Thus, there is need for collecting and sharing of information on the laws, rules and procedures that have developed in each country. If there are independent regulators for any sector (electricity, oil and gas, coal, nuclear, non-conventional and renewable energy), we must explore impediments in the way of their effectiveness, and put their orders on key issues together to find commonalities and differences between different countries. Training of electricity regulators has been under way in the region for six years. It could extend itself to other energy sectors and to the operators in each sector. The returns on investment available in different sectors are the key to attracting investment, and must be estimated for each country. This would cover electricity generation, transmission, distribution and supply; oil and gas exploration, production, refining and distribution, and so on.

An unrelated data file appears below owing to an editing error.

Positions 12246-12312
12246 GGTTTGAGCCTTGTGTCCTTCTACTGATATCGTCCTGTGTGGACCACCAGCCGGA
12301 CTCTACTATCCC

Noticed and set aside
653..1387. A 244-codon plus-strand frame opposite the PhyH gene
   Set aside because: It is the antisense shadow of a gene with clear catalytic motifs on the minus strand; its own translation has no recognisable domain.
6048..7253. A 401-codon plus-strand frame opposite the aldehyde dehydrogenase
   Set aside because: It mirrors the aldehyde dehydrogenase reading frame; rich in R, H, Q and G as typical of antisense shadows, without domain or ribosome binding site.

With common poverty levels, cultural and social norms in the region, there arise common problems like theft of electricity, tampering of meters, under-filled gas cylinders, adulteration of diesel, and so on. Experience-sharing to understand how the problems are tackled in each country helps to improve the systems in each.

The whole region is groaning under rapidly increasing environmental pollution because of vehicle proliferation and burning coal for power generation. The use of renewables (biomass, biogas, solar, wind) and research into developing them further have made headway in some countries. Sharing this experience could mitigate pollution and help in the evolution of an energy community.